Rump Shaker (song)

From Wikipedia, the free encyclopedia
"Rump Shaker"
Single by Wreckx-n-Effect
from the album Hard or Smooth
ReleasedAugust 25, 1992
RecordedApril–May 1992
GenreHip hop, new jack swing
Songwriter(s)Aqil Davidson, Teddy Riley, Pharrell Williams, David Wynn, Anton Hollins, Darren Callis
Producer(s)David Wynn, Teddy Riley, Ty Fyffe, Aqil Davidson, Markell Riley
Wreckx-n-Effect singles chronology
"New Jack Swing"
"Rump Shaker"
Music video
"Rump Shaker" on YouTube

"Rump Shaker" is a song by American hip-hop group Wreckx-N-Effect. It was released in August 1992 as the lead single from their second album, Hard or Smooth (1992). It features production and guest vocals from Teddy Riley, brother of former Wreckx member Markell Riley.

Due to the massive success of Whitney Houston's version of "I Will Always Love You," the song did not advance further than No. 2 on the Billboard Hot 100 and Hot R&B/Hip-Hop Singles & Tracks charts. Nevertheless, it peaked at No. 1 on the Hot Rap Singles, and No. 9 on the Hot Dance Music/Club Play charts.

The chorus of the 2008 single, "Paper Planes" by British musician M.I.A. was widely speculated to be based on the chorus,[1][2][3] although the song's writers are not credited.


"Rump Shaker" is built on a saxophone sample from the 1972 song "Darkest Light" by Lafayette Afro Rock Band and a drum sample from "Midnight Theme" by Manzel. Other samples include "Scratchin'" by the Magic Disco Machine and "Blues and Pants" by James Brown (the vocal "come on!"). Riley's "Rump Shaker (Teddy 2)" remix adds a bass and piano sample from "Blind Alley" by The Emotions as well as a vocal sample from "Stop, Look, Listen" by MC Lyte. Additionally, Teddy Riley's verse includes an allusion to the 1982 song "I Like It" by DeBarge, with the lines, "I like the way you comb your hair, I like the stylish clothes you wear, it's just the little things you do...".

The song opens with Teddy Riley chanting the chorus "All I wanna do is zooma-zoom-zoom-zoom and a boom-boom." Subsequent verses are rapped by Aqil Davidson, Teddy Riley, and Markell Riley. Teddy Riley's verse is notable for being written by his young protégé Pharrell Williams, later to achieve fame as a member of The Neptunes and a solo artist. It was rumored that Pharrell, along with fellow future-Neptune Chad Hugo, contributed additional production work, but producer Ty Fyffe stated in a 2011 interview that he and Teddy Riley alone produced the song and that Pharrell's only contribution was lyrical.[4]

Critical reception[edit]

Iestyn George from NME wrote, "Would have been a definite Single of the Week contender if it weren't for the crass lyric. 'Rump Shaker' is a magnificently sleazy hip-hop groove co-written by Teddy Riley, the man to blame for inventing swingbeat. One for low-slung groovers everywhere."[5]

Music video[edit]

The accompanying music video, depicting Wreckx-N-Effect and Riley hosting a party at Virginia Beach, received criticism for its alleged exploitation of women in bikinis. The video was banned from MTV.[6]

Track listing[edit]


  1. "Rump Shaker" (Radio Remix) – 4:34
  2. "Rump Shaker" (Bonus Beat) – 5:55
  3. "Rump Shaker" (Percapella) – 3:19


  1. "Rump Shaker" (Radio Mix) – 3:56
  2. "Rump Shaker" (Teddy 2) – 6:00
  3. "Rump Shaker" (Dub) – 6:00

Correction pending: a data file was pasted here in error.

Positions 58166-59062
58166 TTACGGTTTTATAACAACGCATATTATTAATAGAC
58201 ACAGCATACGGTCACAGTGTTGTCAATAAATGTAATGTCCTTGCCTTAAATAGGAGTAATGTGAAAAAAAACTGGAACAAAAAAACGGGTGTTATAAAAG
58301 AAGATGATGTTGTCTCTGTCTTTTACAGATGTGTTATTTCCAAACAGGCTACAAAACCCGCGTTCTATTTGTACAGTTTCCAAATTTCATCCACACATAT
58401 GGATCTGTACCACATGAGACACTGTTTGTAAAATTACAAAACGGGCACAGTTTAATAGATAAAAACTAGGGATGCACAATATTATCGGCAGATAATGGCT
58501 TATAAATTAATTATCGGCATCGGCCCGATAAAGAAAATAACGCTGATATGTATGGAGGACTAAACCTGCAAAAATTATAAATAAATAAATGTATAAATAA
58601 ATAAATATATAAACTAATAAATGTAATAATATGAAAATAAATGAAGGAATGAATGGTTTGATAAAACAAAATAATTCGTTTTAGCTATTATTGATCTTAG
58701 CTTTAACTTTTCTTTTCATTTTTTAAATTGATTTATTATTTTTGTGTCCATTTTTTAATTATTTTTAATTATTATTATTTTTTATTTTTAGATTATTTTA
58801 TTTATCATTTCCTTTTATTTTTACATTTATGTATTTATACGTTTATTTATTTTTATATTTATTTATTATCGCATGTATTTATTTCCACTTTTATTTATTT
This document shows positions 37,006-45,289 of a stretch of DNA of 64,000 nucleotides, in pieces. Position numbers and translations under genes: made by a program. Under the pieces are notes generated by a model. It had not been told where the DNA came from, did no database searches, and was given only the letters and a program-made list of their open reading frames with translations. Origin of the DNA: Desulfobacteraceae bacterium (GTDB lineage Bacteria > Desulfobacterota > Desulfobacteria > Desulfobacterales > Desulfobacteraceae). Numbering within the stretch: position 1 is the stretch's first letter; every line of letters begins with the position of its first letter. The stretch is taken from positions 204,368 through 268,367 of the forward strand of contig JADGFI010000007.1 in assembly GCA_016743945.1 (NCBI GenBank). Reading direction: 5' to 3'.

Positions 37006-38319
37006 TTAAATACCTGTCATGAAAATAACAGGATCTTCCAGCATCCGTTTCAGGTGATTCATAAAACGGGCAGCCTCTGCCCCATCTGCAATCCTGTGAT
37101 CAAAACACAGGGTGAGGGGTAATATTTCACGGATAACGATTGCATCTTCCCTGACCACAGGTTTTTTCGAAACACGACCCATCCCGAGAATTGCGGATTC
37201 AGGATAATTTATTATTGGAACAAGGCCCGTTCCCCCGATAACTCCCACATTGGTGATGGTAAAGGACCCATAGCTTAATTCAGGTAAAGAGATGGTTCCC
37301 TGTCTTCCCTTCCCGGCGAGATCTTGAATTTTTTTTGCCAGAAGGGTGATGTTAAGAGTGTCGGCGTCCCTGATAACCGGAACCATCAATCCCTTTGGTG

Region Certification Certified units/sales
Australia (ARIA)[18] Gold 35,000^
United States (RIAA)[23] 2× Platinum 2,000,000^

^ Shipments figures based on certification alone.


  1. ^ Grandy, Eric (2007-11-14). "M.I.A.'s radical rump shaking". The Stranger. Index Newspapers. Retrieved 2008-12-04.
  2. ^ Kellman, Andy. "Kala review". Allmusic.
  3. ^ Keefe, Jonathan (August 20, 2007). "Kala review". Slant Magazine.
  4. ^ 1
  5. ^ George, Iestyn (1992-11-28). "Singles". NME. p. 16. Retrieved 2023-03-29.
  6. ^ TEDDY RILEY and WRECKX-N-EFFECT : Shakin' Their Moneymakers LA Times
  7. ^ "Wreckx-N-Effect – Rump S". ARIA Top 50 Singles.
  8. ^ Canadian dance peak
  9. ^ "European Dance Radio" (PDF). Music & Media. 1993-02-13. p. 8. Retrieved 2021-11-02.
  10. ^ "Wreckx-N-Effect — Rump Shaker" (in Dutch). Dutch Top 40. Retrieved 2021-11-02. {{cite magazine}}: Cite magazine requires |magazine= (help)
  11. ^ "Wreckx-N-Effect – Rump Shaker" (in Dutch). Single Top 100.
  12. ^ "Wreckx-N-Effect – Rump Shaker". Top 40 Singles.
  13. ^ "Wreckx-N-Effect: Artist Chart History". Official Charts Company.
  14. ^ "Official Dance Singles Chart Top 40". Official Charts Company.
  15. ^ "Dance Singles" (PDF). Music Week. 1994-08-13. p. 26. Retrieved 2021-04-26.
  16. ^ "The RM Club Chart" (PDF). Music Week, in Record Mirror (Dance Update Supplemental Insert). 1994-07-09. p. 4. Retrieved 2023-05-17.
  17. ^ a b c d e "Wreckx-N-Effect". Allmusic. Retrieved 2010-08-27.
  18. ^ a b Ryan, Gavin (2011). Australia's Music Charts 1988–2010 (PDF ed.). Mt Martha, Victoria, Australia: Moonlight Publishing. p. 306.
  19. ^ "End of Year Charts 1993". Recorded Music NZ. Retrieved December 3, 2017.
  20. ^ "Billboard Top 100 - 1993". Retrieved August 27, 2010.
  21. ^ "Hot R&B/Hip-Hop Songs – Year-End 1993". Billboard. Retrieved April 30, 2021.
  22. ^ Mayfield, Geoff (December 25, 1999). 1999 The Year in Music Totally '90s: Diary of a Decade - The listing of Top Pop Albums of the '90s & Hot 100 Singles of the '90s. Retrieved October 15, 2010. {{cite book}}: |magazine= ignored (help)
  23. ^ "American single certifications – Wreckx 'N' Effect – Rump Shaker". Recording Industry Association of America. Retrieved March 1, 2023.

External links[edit]